Audio Transcript:

Lisa Mullins: Here's an achievement that's going to impress you if you've got a zillion photographs you still haven't sorted through. The group, Conservation International has installed cameras in tropical areas in Latin America, Africa and Southeast Asia. The cameras shoot pictures 24/7 for a study of mammals. Now, here's what's impressive: Conservation International has organized all 52,000 of these images and it's released a study based on what the pictures reveal. Jorge Ahumada is with the Tropical Ecology and Monitoring Network of Conservation International. First off, what is a camera trap study?

Jorge Ahumada: We use cameras to capture animals doing what they're doing. So the camera works with a heat sensor and so whenever there's a change in the heat signature in front of it, you know, if a warm body walks in front of it, then it will trigger a number of images. And that's how we get these animals.

Mullins: And there were a lot of warm bodies that walked in front of your cameras. Tell us about some of the more interesting or maybe more revelatory images that you found.

Ahumada: Well, there's several of them. I mean one of the ones that hit me most was some of the pictures from gorillas in Uganda. You can capture pretty intense moments of the mom staring at the camera with the baby on the lap and they look like they're going about their day. We also captured some very rare species. In Costa Rica we photographed the mountain tapir which is a very difficult species to see in the wild. You can spend all of your life looking for it and never see it.

Mullins: And what does the tapir look like?

Ahumada: A tapir looks like a cow, but it has like an extended nose, pretty much like an elephant, but very short.

Mullins: And this as I remember was one of the more -- maybe you wouldn't use the term ugly -- but scary animals that you found?

Ahumada: Some of these animals look like characters pulled out of Star Wars movie. Some of them have long noses because they're adapted to eating ants. Some of them have big fangs like all of the cats, you know, those are pretty common as well.

Mullins: There was one image and maybe you can remind me of what the animals were, it was like a family. Looked like mom, dad and a couple of babies and they were staring right at the camera. I don't know if they could see it or not.

Ahumada: Yeah, these were pictures from Suriname of a family of peckeries. Peckeries travel throughout the forest, huge groups, and they probably stumbled across a camera and were interested in look at it probably by the smell. So, a peckery looks like a pig, you know, very much like a wild pig or a wild boar. And you could see all the different sizes there...a couple of adults in the foreground and a couple of little ones there too in the background.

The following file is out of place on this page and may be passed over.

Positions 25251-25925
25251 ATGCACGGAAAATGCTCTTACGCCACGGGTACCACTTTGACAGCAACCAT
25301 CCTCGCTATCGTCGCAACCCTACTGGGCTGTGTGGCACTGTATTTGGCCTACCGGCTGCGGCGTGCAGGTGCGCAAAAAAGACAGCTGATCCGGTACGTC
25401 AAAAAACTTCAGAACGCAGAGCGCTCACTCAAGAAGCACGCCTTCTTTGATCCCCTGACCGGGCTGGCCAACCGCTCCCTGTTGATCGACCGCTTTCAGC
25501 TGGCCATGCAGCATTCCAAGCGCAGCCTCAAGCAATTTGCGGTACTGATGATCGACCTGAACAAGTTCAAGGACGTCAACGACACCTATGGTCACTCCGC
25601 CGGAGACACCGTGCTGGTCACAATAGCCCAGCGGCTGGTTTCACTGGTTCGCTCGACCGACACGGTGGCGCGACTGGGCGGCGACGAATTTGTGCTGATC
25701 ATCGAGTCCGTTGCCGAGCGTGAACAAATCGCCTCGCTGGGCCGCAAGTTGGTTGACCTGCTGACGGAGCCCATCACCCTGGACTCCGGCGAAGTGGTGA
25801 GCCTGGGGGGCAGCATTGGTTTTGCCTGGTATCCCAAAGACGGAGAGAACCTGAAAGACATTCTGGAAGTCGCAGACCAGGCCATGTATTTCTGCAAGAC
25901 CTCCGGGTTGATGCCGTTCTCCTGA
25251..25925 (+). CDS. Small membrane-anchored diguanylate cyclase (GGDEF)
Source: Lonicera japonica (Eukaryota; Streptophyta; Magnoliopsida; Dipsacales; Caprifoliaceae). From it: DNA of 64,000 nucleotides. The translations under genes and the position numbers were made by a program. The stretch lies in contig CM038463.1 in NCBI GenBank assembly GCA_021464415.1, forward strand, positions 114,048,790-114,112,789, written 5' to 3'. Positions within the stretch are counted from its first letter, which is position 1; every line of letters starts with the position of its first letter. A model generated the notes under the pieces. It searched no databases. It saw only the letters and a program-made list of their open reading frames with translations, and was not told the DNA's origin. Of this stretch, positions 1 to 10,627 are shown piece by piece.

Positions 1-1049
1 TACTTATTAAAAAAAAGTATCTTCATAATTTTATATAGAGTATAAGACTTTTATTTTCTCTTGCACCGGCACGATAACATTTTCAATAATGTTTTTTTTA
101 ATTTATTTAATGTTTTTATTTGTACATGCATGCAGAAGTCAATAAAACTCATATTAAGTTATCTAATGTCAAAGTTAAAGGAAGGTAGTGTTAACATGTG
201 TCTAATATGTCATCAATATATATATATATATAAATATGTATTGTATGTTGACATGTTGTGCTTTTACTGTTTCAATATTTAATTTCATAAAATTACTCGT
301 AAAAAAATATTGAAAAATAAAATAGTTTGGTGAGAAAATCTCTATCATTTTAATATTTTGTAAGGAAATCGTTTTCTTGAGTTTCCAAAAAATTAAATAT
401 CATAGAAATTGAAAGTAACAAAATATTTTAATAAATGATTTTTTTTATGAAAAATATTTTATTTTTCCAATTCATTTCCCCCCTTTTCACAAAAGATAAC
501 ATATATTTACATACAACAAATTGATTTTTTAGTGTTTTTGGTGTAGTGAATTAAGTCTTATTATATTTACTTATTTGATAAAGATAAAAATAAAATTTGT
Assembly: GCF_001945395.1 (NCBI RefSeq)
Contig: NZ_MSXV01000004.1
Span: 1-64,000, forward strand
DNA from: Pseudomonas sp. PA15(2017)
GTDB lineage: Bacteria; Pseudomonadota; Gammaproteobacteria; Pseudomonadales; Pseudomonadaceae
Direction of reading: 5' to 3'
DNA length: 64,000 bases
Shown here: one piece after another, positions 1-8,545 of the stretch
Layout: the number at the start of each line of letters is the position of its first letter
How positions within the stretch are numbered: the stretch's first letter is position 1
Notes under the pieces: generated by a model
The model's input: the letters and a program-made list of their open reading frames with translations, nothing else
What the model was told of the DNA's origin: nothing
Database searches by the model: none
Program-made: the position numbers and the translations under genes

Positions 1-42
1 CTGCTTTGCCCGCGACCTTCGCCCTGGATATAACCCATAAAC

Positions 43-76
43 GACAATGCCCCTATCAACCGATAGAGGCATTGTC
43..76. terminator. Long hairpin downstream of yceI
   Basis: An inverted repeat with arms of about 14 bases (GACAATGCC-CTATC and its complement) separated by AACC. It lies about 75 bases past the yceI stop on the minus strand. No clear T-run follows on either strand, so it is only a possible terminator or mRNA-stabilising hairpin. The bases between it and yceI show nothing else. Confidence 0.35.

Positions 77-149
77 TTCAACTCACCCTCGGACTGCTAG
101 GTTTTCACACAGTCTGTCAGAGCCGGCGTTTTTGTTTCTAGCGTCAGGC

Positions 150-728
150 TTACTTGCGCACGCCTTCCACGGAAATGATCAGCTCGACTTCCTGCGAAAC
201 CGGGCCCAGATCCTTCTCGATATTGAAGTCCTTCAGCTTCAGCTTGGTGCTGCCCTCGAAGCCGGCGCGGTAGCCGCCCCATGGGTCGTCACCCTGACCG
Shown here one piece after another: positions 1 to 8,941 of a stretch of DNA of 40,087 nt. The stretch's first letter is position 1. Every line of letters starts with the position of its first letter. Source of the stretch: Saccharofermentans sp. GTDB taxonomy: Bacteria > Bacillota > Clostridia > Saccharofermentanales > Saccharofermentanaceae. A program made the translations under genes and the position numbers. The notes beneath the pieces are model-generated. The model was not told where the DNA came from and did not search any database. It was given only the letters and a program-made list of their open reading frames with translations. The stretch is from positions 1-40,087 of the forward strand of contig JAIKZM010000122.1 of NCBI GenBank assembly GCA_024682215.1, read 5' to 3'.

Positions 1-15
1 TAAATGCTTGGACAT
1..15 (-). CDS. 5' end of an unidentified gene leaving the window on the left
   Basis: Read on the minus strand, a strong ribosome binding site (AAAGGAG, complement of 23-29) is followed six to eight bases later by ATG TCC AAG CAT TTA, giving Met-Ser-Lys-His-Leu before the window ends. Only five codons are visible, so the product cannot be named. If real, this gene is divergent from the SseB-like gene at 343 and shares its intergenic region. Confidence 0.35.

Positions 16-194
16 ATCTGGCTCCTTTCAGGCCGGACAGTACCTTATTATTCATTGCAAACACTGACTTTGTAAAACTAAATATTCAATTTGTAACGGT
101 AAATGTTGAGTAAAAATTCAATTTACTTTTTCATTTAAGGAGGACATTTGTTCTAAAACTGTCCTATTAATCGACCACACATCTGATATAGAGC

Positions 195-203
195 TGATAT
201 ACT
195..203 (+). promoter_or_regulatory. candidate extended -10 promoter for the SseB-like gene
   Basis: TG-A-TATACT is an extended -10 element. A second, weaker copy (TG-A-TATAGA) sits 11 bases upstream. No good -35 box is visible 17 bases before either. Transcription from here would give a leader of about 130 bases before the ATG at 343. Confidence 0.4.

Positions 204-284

Mullins: And had you ever seen anything like that before?

Ahumada: Peckeries are pretty common, but other animals like the big cats, the giant anteater, the tapirs are very difficult to see.

Mullins: So when you saw for instance, the tapir, what was your reaction?

Ahumada: In the pictures?

Mullins: Yeah.

Ahumada: Yeah, I was completely blown away. I mean you never see a tapir like this ever. The best you get when you're walking around the forest is you hear a huge amount of noise of a tapir running away. You might be able to get a glimpse of the rear part of the animal, the tail sometimes, but that's it. So seeing these tapirs look into the camera, investigate, passing by, you know, going by with their babies, it is incredible.

Mullins: So you're seeing this images, what information do you gleam from them? I mean what's the value other than the awe effect and really, these are amazing images.

Ahumada: These images for us are also data, so they contain a lot of information about what species are in the sites, how abundant they are, what are they eating and what is their behavior. So we used these images as tools to extract information about how these communities and mammals are doing throughout the world. And the main message we got from combining all this information is that basically, no matter where you are in the world, humans have a huge impact over these mammal communities. And you know, this data are really important not only because you know, we want to protect these animals, but ultimately because we want to protect people. And you know, if these animals decline and disappear from these forests there will be a lot of other consequences for these forests, for the water they produce, for the carbon dioxide that these forests regulate, so ultimately this will have an impact on the local populations and the human well-being people that live around there.

Mullins: Is there one photo that taught you the most?

Ahumada: There's one picture of a jaguar and I found that picture so artistic. It looked like a painting. The animal is walking towards the camera. The forest and the background of the forest mingle exactly with the animal, you can hardly see it. It looked to me like these animals just kind of coming out of the beautiful forest and showing us his or her face, I don't know if it was a male or female. That image really impressed me as you know, as an artistic value.

Mullins: Is that the one you have on canvas hanging in your living room?

Ahumada: I will do that probably. Not right now, but...

Mullins: You have a choice of 52,000 images so...

Ahumada: Yeah.

Mullins: That's a lot of sorting through to do. Well, we wish you good luck on the project. Dr. Jorge Ahumada is an ecologist with Conservation International. We're going to put some of the images of the 52,000 that you've collected from 420 cameras at theworld.org. Thanks, Dr. Ahumada.

Ahumada: Thank you, Lisa.